It was 1977 when we introduced the world sensation ‘Maclord’, the first VHS video tape recorder for the masses with up to 4-hour recording capability! VHS soon became a global video standard.
Today’s flashback might not feel so far away for some people, while others will have never even laid their hands upon one of these products. The Video Home System, better known as VHS, opened up whole new worlds of entertainment for couch potatoes of the 70s.
Seeing the old VHS tapes, and Videocassette recorders (VCRs) really are a blast from the past… they are somehow able to induce total nostalgia despite only being fully phased out in favour of DVDs in the last decade or so.
Panasonic began basic research into video technology as far back as 1953, releasing its first professional and consumer models in 1963, and by 1976 was an industry frontrunner selling the VX2000 VCR manufactured by Matsushita Kotobuki Electronic Industries. The success of VHS recording technology – created by Panasonic and JVC in 1976 – started a year later and it was achieved by corporations working together towards equipment compatibility .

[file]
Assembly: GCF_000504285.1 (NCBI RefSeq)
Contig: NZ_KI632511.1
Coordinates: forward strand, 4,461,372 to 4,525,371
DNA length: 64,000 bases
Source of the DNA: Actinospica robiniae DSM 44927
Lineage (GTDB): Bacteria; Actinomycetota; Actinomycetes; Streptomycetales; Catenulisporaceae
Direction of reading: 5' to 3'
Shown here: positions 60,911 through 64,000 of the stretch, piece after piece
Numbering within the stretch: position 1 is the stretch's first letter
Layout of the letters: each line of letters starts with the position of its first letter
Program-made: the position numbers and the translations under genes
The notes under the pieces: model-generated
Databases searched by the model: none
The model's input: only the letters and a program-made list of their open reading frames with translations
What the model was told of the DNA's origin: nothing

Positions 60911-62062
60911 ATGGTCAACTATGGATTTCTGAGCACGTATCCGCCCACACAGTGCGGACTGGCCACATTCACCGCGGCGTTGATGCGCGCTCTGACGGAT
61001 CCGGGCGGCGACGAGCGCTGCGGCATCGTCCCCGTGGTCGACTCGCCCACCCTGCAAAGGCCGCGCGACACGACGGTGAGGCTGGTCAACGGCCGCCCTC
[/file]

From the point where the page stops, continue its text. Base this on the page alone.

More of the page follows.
It was 1977 when Panasonic released MacLord, its first brand of VHS video cassette recorders, which featured long recording time and bright, clear images. Demand swelled and VHS was hailed as the most ‘important advance in entertainment since television’. By 1983, Panasonic had already produced 10 million VCRs and by 1987, the format had become a world standard.
The “2-to-4-hour VHS VTR”, the VBT200, was developed to meet the consumer desire to record full-length broadcasts of American football games, an improvement over the recording time of 2 hours with the conventional VHS system.
In the last few years entertainment formats have become so advanced that it’s hard to believe VHS stuck around for so long. First it was knocked out by DVD, which in turn was superseded by Blu-ray, which looks quite old-fashioned next to cable TV, on-demand viewing and high-speed downloads. Maybe in a few years our favourite shows can just be streamed directly into our brains?